As we celebrate our tenth anniversary, we wanted to look back on how far Geovation has come. As we’ve become bigger, we have looked at different ways to improve and change our ways of working. This year we mark a significant change in structure which will mean we no longer run Geovation Challenges.
Between 2009 – 2018 we ran 11 Challenges. Each of the Challenges was themed and focused on global issues such as water, housing, active lifestyles, transport, underground assets and greener, smarter, communities.
With a growing global population and increased demand on a finite amount of resources, we all, as individuals, public, private and third sector organisations, must reassess the way we do things. The essence of the Geovation Challenge lay in responding to these global challenges by using the power of location and geospatial data and entrepreneurial thinking in tackling them.
When it comes to tackling these issues, geography and geographic information are key ingredients in connecting people, places, processes and the planet. It was always our intention that those entering our Challenges should think globally and act locally, using location information and technology to design smarter, sustainable processes, solutions and business models. Our hope was these could eventually be scaled up and adopted in other places, towns and cities, or even other countries.
From the start our ethos has always been to innovate openly and collaboratively, and our Challenges facilitated this, focussing on building local resilience within communities against real problems that needed collaboration and design thinking across all sectors of the economy (public, private, civil society and individuals). We ran Deep Dives ahead of the Challenge to identify the key problems entrants should focus on and structured the Challenge accordingly. We then opened the Challenges to entrepreneurs, developers, community groups, government organisations and individuals, asking them to concentrate on finding innovative ways of using geographic information, including open data, and technology, to build solutions which would generate social, economic and environmental value.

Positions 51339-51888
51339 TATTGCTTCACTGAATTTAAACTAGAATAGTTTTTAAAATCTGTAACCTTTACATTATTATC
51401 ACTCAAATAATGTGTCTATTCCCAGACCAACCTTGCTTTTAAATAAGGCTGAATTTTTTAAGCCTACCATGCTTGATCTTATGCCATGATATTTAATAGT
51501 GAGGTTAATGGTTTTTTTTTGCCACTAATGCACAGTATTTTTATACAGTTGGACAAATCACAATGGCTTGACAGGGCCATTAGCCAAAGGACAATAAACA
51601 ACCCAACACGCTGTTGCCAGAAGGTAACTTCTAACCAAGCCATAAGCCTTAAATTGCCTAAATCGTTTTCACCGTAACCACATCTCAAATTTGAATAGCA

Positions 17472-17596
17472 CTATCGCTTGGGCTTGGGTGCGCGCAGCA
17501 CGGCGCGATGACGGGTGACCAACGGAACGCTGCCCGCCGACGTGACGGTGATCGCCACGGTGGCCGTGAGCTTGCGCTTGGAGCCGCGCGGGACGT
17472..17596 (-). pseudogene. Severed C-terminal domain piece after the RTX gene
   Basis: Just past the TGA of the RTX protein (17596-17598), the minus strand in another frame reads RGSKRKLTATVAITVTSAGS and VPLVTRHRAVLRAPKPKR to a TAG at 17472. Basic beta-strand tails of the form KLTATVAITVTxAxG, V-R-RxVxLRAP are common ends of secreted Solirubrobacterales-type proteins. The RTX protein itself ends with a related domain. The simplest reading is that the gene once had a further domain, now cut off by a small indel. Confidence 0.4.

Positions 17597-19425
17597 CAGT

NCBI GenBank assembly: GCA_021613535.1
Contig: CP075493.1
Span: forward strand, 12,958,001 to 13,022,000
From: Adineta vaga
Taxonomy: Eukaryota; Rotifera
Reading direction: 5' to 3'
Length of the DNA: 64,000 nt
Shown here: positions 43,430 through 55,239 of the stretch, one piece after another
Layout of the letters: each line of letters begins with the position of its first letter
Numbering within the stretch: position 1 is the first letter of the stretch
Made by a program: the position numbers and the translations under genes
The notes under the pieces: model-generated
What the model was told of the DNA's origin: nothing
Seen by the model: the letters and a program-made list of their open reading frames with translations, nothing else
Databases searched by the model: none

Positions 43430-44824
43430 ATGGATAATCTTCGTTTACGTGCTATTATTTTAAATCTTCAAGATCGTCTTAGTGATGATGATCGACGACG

During the 11 Geovation Challenges, we grew our online community to 3065 people, 1010 people participated in the 43 workshops and masterclasses we ran, we received over 800 ideas, and 110 people took part in 10 Geovation Camps, where participants developed their early stage ideas into prototype ventures using our “Innovation = Problem x Solution x Execution” methodology. In all, 42 Geovation Challenge winners have shared £871,000 in funding, or have gained a place on Geovation’s Accelerator Programme.
Since opening the Geovation Hub in 2015, we realised we could help more start-ups and better support geospatial innovation through the facilities and expertise available in the Geovation Accelerator Programme which currently has two intakes a year. This also means we can play a bigger role in supporting OS and the Government’s commitment to unlocking the hidden value of geospatial data. Consequently, we decided last year to close the Geovation Challenge and focus our resources on the Accelerator Programme, through which we can still tackle the global challenges we need to address.
We have created a booklet to tell the story of our Geovation Challenges and the achievements of its winners. Their commitment, enthusiasm and ideas continue to inspire today as they launch and scale their new, innovative, sustainable ventures.